I had a chance to meet and talk with him briefly once, at the celebration of the 100th anniversary of powered flight, at Kitty Hawk in 2003. The crowd was full of aviation icons, from Chuck Yeager to John Glenn, but even among them Armstrong had a special status and aura. I think that reflected not just his unique role in human history but also his comportment before and after the Apollo mission.
Before he had been: a small town Ohio boy; an Eagle Scout; a certified pilot as of age 15; an aerospace engineer; a naval aviator who flew combat missions in Korea; a test pilot who was in the X-15 among many dozens of aircraft types he eventually flew; and a pilot and commander on two Gemini missions.
This was the ideal American self-image -- as reflected before him, in the aviation realm, by Charles Lindbergh.
What came afterward, in contrast to Lindbergh's later years, was a life lived deliberately away from the limelight and with scrupulous attention to avoiding any controversy or indignity that might reflect upon the space program of which he'd played such a crucial part. He went back to Ohio and to academia; he avoided direct or indirect involvement in politics; he was careful about his business engagements; and he seemed always to be aware that he stood for more than himself. I saw people sheepishly ask him for autographs at the Wright Brothers centennial event. He politely declined -- as he had for years, after he learned that they were being re-sold by scalpers. I don't mean to idealize him; I don't know the details of his life well enough to speak with authority, and I'm sure that like everyone he had his contradictions. But the face and example he presented to the public seemed wholly admirable.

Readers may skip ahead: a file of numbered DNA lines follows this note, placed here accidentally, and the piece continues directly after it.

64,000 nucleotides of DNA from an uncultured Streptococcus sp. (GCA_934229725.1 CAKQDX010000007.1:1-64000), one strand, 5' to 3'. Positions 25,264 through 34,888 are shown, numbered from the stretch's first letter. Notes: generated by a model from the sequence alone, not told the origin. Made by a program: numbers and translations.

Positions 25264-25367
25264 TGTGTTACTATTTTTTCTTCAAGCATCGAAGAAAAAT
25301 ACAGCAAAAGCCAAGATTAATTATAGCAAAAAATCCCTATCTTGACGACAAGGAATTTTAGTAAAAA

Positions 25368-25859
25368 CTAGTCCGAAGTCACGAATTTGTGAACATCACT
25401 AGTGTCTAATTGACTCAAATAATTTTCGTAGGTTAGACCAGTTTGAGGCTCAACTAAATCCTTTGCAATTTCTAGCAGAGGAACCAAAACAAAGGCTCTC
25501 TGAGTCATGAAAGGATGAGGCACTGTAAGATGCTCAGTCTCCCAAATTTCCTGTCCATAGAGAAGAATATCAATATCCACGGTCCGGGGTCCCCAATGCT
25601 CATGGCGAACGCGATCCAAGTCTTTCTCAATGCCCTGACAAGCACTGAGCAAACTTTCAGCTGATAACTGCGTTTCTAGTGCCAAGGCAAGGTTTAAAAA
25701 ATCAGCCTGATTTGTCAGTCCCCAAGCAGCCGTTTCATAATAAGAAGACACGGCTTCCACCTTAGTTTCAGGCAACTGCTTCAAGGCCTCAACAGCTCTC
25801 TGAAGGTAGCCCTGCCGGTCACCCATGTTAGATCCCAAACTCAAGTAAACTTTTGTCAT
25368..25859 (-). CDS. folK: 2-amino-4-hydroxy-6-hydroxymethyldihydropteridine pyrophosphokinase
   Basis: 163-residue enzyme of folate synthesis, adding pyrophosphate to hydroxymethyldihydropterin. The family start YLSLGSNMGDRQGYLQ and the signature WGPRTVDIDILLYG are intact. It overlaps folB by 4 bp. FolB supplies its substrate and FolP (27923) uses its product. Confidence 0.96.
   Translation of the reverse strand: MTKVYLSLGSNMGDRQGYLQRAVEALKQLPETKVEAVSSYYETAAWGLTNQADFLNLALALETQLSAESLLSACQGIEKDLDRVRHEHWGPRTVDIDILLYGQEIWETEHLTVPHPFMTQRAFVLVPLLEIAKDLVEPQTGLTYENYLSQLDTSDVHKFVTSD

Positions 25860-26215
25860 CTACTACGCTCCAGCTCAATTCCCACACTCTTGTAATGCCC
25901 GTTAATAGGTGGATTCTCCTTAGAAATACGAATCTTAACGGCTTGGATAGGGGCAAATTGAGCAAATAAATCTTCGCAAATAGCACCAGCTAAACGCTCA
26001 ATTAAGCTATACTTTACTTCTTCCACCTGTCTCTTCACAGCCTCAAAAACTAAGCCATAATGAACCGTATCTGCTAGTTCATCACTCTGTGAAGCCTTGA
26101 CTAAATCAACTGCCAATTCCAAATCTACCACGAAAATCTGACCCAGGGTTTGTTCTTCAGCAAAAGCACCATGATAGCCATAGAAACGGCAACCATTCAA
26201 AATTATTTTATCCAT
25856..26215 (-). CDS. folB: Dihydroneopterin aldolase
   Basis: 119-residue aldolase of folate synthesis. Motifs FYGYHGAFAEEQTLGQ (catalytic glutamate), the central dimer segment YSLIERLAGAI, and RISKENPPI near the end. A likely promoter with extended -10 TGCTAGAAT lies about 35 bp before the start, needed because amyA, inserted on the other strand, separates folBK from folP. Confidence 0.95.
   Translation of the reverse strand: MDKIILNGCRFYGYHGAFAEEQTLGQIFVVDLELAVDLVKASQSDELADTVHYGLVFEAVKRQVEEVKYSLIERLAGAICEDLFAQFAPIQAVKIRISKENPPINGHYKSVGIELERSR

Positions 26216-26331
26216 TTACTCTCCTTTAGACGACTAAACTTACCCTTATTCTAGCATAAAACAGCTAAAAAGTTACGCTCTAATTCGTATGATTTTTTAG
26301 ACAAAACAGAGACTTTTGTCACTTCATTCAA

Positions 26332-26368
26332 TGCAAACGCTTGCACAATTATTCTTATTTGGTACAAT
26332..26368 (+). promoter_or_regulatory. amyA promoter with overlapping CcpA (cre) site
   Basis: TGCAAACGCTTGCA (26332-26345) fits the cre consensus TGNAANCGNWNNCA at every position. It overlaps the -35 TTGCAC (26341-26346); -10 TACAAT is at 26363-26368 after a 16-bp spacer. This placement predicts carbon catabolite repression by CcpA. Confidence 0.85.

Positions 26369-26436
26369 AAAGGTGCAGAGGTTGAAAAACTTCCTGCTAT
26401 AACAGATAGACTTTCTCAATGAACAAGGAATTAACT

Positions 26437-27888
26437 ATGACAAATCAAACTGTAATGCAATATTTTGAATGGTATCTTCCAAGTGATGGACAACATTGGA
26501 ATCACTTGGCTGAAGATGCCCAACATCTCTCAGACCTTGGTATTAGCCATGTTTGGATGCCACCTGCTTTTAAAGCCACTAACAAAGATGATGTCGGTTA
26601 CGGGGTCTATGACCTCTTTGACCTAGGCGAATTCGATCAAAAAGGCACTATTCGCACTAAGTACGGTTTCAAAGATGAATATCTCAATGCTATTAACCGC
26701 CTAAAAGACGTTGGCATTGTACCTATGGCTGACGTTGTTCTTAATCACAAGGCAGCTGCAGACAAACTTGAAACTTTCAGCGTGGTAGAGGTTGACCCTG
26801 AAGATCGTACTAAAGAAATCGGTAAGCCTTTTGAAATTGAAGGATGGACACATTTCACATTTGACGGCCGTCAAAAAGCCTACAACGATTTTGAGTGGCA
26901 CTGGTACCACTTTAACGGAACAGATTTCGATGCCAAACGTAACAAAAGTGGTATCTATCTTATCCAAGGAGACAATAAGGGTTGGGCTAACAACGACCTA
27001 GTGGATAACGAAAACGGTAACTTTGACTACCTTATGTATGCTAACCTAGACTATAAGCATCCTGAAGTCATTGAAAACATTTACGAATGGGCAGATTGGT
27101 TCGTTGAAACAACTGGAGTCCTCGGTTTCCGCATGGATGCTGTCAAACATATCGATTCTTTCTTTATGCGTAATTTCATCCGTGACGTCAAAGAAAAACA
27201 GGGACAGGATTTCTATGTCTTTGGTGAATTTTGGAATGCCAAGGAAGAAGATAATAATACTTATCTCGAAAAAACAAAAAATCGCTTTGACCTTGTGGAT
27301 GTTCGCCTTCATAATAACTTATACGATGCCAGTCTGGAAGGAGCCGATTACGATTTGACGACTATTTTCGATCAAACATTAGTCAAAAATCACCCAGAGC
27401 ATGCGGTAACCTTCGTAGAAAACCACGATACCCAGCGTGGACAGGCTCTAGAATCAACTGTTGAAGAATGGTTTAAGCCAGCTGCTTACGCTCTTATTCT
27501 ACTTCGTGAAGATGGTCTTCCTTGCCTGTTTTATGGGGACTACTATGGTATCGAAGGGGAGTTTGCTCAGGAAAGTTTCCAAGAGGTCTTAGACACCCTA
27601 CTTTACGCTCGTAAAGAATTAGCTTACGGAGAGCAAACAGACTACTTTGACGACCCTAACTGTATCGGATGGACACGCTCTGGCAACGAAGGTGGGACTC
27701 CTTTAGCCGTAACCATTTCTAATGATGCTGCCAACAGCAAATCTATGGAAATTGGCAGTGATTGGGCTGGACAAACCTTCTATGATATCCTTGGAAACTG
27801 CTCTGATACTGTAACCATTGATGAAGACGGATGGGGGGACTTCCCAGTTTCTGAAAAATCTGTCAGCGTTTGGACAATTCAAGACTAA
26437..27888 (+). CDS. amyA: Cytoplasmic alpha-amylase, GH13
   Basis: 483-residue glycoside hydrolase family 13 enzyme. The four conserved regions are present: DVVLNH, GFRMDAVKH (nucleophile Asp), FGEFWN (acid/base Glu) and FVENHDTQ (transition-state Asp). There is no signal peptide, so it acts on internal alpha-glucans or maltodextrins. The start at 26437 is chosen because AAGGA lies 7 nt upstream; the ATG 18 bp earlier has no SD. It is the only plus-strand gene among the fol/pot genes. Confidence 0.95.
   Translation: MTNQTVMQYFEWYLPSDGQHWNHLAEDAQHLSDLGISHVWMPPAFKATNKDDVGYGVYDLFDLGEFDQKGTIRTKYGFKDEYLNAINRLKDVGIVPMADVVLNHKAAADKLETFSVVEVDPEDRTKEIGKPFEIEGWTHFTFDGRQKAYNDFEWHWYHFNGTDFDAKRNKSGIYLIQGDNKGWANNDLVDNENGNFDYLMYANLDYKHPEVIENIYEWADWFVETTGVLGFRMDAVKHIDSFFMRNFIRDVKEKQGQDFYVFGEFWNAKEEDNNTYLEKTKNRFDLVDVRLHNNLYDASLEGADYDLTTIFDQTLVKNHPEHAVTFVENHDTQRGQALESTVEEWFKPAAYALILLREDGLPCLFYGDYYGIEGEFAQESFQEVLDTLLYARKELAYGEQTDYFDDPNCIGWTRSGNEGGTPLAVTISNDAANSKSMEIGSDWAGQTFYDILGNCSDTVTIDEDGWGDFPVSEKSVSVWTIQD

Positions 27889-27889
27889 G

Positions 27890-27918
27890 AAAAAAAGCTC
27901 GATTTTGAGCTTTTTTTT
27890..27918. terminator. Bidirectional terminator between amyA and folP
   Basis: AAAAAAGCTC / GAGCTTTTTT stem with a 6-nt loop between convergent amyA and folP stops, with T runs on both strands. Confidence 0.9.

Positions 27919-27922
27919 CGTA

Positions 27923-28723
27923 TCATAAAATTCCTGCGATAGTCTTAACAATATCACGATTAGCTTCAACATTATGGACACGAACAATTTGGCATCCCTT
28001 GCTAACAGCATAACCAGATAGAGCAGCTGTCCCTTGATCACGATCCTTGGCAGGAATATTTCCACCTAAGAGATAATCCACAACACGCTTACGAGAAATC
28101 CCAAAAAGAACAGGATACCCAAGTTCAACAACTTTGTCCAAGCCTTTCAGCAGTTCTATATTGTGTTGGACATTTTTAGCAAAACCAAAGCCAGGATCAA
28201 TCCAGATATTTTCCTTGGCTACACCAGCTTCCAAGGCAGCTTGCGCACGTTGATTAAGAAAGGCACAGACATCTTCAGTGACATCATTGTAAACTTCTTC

And about that famous strange-sounding sentence: I have always heard that he believed he had said, and in any case that he intended to say, "That's one small step for a man, one giant leap for mankind." I choose to believe him.